i found O'Sullivan's piece (read the whole thing, as I think somebody has said on the blogosphere once ot twice before) interesting. I have been thinking for a while that neo-realists and chastened neocons might be finding common ground soon -- this piece could be a beacon on the path.  

Right now the received opinion seems to be that Iraq will have discredited the optimism of the neocons.  But I think there will also soon be another reaction, as more and more evidence of the real nature of Saddam's regime comes to light over time.  The more we see of it, the more we realize that neither leaving Saddam in power, as the realist perscription entailed, nor trying to edge him out by international action short of war, as the multilateralists implied was an option, were in fact viable or tolerable options. Although we don't have much stomach for an imperfect counterinsurgency with no clear exit, we could only really stomach leaving Saddam in power by a strong dose of aversion of eyes. That sort of aversion is becoming harder and harder to accomplish in an increasingly transparent age; if that is the case, and I think it is, classical realism will become harder and harder to sell as well.

What we are left with is the realization that there never had been an easy, desirable option.  Digging Saddam out with a nasty, imperfect war and a not-very-inspiring final product may actually have been the best of a lot of bad options.  This conlusion would be consistent with a neorealist/reformulated-neocon compromise worldview.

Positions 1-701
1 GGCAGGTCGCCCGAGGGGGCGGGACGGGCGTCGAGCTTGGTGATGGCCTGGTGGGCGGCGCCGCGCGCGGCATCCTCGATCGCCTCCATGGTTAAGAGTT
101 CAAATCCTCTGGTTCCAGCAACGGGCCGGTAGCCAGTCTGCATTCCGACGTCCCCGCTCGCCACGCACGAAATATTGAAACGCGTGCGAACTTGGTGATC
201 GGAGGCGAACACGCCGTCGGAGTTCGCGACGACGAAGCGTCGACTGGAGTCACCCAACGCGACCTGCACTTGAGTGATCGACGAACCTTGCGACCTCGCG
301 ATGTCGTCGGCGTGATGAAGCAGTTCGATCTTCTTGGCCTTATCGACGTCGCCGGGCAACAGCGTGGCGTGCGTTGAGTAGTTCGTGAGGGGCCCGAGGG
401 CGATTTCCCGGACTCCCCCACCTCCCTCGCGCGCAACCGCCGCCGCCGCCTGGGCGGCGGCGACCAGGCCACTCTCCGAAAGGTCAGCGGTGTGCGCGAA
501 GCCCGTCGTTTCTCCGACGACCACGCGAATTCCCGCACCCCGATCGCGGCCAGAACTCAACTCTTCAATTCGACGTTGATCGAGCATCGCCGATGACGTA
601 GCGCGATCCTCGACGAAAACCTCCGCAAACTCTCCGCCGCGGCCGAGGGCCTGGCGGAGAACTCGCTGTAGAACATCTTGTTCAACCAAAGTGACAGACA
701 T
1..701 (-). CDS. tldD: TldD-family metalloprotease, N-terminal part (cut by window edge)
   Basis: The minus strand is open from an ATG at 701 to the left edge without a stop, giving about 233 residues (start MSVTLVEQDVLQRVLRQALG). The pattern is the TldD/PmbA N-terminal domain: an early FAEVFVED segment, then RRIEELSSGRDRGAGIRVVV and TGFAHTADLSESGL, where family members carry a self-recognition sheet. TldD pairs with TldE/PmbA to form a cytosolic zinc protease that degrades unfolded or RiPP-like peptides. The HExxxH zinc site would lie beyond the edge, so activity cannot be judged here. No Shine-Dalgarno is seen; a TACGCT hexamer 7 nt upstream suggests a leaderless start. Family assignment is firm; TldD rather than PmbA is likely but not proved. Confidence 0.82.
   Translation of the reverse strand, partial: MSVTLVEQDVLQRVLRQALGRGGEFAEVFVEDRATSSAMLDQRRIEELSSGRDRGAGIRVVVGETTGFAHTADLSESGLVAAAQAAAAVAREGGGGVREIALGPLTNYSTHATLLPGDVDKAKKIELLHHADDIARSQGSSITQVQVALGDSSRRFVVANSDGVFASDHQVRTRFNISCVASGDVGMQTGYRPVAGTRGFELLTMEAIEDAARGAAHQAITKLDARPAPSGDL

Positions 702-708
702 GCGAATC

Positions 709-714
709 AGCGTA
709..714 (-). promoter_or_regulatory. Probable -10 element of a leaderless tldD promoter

Posted by James C. Bennett at April 1, 2006 04:36 PM
Comments

IMO their are three things that we in the Anglosphere take for granted that are the key to peace and stability in the Middle East.
1. The idea of representative government that serves at the pleasure of the citizens. 2.Private property rights with titles backed by laws and courts. 3. The separation of church and state.

Maybe many in the Middle East understand the benefits of representative government, but so few have experienced it that the concept is still a hard sell. Old tribal loyalties and governments headed by a "strongman" seem more comfortable to them.